A decade ago, the government of Israel declared Moran Cerf dead. Today, he is a part of some of the most cutting-edge and innovative research on the human brain. The 37-year-old has been a pilot, a radio host, an inventor, a filmmaker, a furniture designer, a hacker and a computer security expert for the government of Israel in the past. This was before his near encounter with death and meeting with a Nobel Prize-winning scientist.
Cerf is a neuroscientist at the New York University and the University of California, Los Angeles. But in his early 20s, he ran a hacking ring with his friends. They would hack into online shopping websites such as eBay and Amazon to make money. Later, they moved on to infiltrating bank websites and stealing money, only to report it to the bank and offer their services as computer security experts.
Once while trying to hack into a government database, his friends played a prank on Cerf, and tampered with his record on the database to declare him dead. It wasnât until he went to a local bank to drop a cheque that he realised he was dead in all government records.
And because the database was programmed in such a way that the dead couldnât be brought back to life, Cerf was officially dead for a few months before the government rectified the error.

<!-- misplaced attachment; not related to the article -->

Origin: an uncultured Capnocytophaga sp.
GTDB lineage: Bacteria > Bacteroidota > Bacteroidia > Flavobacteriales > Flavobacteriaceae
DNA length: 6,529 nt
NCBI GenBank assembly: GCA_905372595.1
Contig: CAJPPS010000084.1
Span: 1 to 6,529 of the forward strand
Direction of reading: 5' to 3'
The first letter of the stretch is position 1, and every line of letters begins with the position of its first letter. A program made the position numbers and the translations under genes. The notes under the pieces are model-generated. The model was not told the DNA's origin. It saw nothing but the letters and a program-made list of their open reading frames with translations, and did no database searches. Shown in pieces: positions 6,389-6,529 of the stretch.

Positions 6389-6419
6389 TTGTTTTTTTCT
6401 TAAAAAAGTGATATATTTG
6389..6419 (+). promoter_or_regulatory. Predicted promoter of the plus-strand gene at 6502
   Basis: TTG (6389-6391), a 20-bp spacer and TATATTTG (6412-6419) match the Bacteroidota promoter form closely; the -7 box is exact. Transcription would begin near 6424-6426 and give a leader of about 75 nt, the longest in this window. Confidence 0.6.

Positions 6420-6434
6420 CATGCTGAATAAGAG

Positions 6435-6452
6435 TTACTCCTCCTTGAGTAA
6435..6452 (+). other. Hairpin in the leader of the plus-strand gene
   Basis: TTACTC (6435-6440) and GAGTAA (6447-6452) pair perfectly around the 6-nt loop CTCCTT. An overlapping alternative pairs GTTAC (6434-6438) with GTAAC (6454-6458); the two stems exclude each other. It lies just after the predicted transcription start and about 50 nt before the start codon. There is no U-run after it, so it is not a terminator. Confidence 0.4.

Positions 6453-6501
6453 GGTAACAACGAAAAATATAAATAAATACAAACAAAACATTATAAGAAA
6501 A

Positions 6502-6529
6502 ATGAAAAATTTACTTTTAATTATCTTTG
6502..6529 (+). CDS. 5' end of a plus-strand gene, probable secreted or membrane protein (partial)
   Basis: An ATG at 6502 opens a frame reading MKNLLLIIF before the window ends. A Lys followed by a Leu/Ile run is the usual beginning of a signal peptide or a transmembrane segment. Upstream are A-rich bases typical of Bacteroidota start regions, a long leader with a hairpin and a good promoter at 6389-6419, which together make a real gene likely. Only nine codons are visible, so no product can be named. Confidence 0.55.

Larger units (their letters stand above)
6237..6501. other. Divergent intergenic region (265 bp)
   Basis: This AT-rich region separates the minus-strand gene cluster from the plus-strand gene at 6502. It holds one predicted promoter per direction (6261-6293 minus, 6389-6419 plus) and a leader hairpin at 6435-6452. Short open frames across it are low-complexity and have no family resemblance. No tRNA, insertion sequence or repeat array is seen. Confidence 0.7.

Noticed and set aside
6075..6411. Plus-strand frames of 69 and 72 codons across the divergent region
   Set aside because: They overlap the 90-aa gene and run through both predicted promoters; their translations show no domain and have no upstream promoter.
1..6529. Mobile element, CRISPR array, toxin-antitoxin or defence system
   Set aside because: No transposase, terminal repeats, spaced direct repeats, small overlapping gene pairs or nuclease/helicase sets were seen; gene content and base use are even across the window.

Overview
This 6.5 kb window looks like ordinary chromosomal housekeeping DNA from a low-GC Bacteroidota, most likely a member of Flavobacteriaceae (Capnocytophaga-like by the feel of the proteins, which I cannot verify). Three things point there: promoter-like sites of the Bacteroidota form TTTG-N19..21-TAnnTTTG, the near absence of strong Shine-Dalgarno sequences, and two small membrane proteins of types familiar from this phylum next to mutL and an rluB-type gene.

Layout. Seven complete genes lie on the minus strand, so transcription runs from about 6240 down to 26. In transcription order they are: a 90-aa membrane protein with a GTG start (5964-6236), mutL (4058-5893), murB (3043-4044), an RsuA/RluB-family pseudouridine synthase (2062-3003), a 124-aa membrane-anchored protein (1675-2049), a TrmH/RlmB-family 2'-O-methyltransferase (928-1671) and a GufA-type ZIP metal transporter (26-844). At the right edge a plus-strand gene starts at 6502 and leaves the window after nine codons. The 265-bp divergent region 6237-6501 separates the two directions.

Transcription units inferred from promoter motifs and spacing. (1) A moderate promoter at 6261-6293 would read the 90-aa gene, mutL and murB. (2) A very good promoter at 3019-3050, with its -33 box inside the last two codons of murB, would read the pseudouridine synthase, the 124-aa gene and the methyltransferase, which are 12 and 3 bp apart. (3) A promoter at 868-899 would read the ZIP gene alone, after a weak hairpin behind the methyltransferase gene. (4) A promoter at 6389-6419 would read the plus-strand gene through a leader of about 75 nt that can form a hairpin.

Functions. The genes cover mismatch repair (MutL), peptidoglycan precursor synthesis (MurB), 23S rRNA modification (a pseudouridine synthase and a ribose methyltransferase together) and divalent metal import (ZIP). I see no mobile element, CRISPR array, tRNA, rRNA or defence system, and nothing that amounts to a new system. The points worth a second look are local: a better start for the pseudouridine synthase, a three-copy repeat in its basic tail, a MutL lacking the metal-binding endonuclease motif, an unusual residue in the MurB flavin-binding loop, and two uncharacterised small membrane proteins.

Hacking was a lucrative career. But a chance meeting with Francis Crick, who along with David Watson, discovered the structure of the DNA, changed things for Cerf. He may have stayed in front of a computer screen, hacking into websites, had Crick not pointed out how hacking into a computer was similar to hacking into the human brain.
Today, Cerf has a PHD in neuroscience from the celebrated California Institute of Technology (Caltech), and is at the forefront of brain research in the world.
With his team at Caltech, Cerf eavesdrops on the human brain by placing electrodes deep inside it. After five years of intense labour, he can now read what people are thinking, and not just read, but project those thoughts onto a screen. In fact, at the height of his research he was called the âman who can record dreamsâ.
âAs a hacker,â he says, âyou get a black box. You know that you are putting something into it and something else is coming out, but you donât know whatâs happening inside. You have to learn about it by trial and error. You have to be creative, because itâs not something that others have already done. The brain works in the same way: you see what goes in and what comes out, but you donât know whatâs happening inside.â
Cerf is also a master storyteller. He is a 12-time Story Slam winner and a two-time story Grand Slam champion. He also hosts a show at NPR (formerly National Public Radio) and holds regular story- telling sessions at Moth, an acclaimed not-for-profit organisation dedicated to the art and craft of storytelling. He also teaches an annual screenwriting course on science at the American Film Institute in Los Angeles.